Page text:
VMware Instant Clone-Tech Preview for XenDesktop

So some while back, VMware announced Instant Clone Tech Preview for Citrix XenDesktop and I’ve been lucky enough to be part of the tech preview! So for those who are not aware of the Instant Clone technology i, they are similar to MCS machines in that all desktops read from a master disk and write to their own disk, but Instant Clone takes it one step further by doing the same thing with memory. Instant Clones utilize a new feature of vSphere 6 where desktop VMs are forked (that is, Instant Clones are created) off a running VM—instead of cloning a powered-off VM—which provides savings for provisioning, updates, and memory utilization.

This preview has some requirements in order to use it. First of you need to have the latest AppVolumes 2.12 version, XenDesktop 7.8, and of course the Instant Clone bits.  (Note the picture shows Xendesktop 7.9 which I’ve used in the lab enviroment.

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So before we start with the Instant clone configuration we need to have a XenDesktop controller setup, where we will install the instant clone client which integrates into Citrix Studio where we will do the configuration. We also need to have AppVolumes fininshed setup and configured (Which you can do by following the configuration here –> http://msandbu.org/getting-started-with-vmware-appvolumes/ )

We also need to have a Windows 10 VDI VM setup and configured installed with the Citrix VDA agent, AppVolumes Agent and the Instant Clone agent which needs to be configured after the XenDesktop site and the AppVolumes manager have been configured.

After all the pieces are configured we can continue the setup from the Instant Clone Client on the Citrix Delivery Controller.

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First we need to go into the configuration pane and setup the necessary integrations (Active Directory, vCenter, AppVolumes Manager) 1 configure Active Directory

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Next we need to configure the Instant Clone Server setup, which points to the AppVolumes Manager server, by default AppVolumes is configured with a self-signed certificate, so if so you will get this warning which is shown in the screenshot below.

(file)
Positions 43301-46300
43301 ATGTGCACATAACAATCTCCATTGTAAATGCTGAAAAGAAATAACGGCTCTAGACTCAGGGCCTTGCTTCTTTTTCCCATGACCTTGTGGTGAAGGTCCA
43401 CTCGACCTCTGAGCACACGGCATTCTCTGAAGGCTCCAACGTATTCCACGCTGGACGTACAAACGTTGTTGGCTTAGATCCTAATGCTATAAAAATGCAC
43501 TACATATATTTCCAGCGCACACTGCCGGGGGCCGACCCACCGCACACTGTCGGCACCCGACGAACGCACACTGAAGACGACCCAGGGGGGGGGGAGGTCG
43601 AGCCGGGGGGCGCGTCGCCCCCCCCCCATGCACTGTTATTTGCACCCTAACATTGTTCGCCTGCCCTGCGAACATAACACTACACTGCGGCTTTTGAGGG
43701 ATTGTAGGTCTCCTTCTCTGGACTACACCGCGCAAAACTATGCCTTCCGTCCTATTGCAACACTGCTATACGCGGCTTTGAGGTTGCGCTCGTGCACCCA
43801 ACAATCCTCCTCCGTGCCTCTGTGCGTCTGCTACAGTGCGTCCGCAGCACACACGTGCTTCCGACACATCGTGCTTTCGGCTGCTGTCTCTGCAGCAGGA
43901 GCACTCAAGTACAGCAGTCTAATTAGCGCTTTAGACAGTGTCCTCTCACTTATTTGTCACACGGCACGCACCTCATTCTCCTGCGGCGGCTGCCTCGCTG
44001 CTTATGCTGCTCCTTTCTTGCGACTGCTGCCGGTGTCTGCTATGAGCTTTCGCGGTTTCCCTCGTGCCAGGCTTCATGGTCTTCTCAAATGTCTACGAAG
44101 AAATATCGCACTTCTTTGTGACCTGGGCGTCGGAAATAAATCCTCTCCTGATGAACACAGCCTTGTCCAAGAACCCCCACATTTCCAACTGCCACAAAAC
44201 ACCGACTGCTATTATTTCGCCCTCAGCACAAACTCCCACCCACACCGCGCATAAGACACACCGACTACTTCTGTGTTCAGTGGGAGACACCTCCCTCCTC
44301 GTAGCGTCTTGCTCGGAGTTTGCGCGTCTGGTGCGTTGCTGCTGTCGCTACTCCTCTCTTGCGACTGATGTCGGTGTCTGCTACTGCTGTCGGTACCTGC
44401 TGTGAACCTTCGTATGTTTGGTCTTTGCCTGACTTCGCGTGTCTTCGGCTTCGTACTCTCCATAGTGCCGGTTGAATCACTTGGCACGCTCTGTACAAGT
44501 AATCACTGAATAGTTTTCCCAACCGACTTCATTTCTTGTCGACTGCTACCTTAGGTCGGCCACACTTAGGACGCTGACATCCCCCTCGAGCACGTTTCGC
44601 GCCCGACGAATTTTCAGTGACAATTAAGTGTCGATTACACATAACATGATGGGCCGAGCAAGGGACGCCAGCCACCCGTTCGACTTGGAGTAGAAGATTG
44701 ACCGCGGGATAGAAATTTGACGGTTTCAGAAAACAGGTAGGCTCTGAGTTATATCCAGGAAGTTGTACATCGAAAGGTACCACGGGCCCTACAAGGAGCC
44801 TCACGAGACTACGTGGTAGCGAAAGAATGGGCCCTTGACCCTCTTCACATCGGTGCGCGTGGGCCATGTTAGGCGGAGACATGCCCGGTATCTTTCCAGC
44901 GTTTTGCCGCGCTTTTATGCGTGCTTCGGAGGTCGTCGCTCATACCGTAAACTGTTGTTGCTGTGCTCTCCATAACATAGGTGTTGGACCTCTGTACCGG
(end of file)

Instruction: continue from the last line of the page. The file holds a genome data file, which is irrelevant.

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And lastly configure the vCenter configuration, same goes there if there is a self-signed certificate you will get the same warning message. So just click accept and you will be good to go. Now next we need to create a master image, remember that before creating the image you need to take a snapshot of the VDI VM.

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So here just enter a name of the IMAGE we want to create, specify the IP address of the VDI VM where we have the snapshot we took, and also we need to specify a container path for the instant clones.

Then we specify, the NFS datastore where we want the instant clones to be placed and specify which snapshot we want to use for the image.

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And then we need to publish the image

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This might take some time (10 – 30 minutes) and if you encounter any issues I have a bad configured Active Directory integration setup here so if you get Publishing errors go back and look at the Active Directory integration or look at the event logs stored under C:\Program Files\VMware\VMware Instant Clone\logs

Next we need to create an instant clone pool
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Note by creating a pool, it will take some time to create a folder on vCenter and a Machine Catalog on Citrix Studio before the pool is created. So this was part one of setting up Instant Clone for XenDesktop leveraging AppVolumes and XenDesktop. In part two ill show more in-depth on how it works and a video showing how fast it manages to spin up virtual machines

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About the Author: Marius Sandbu

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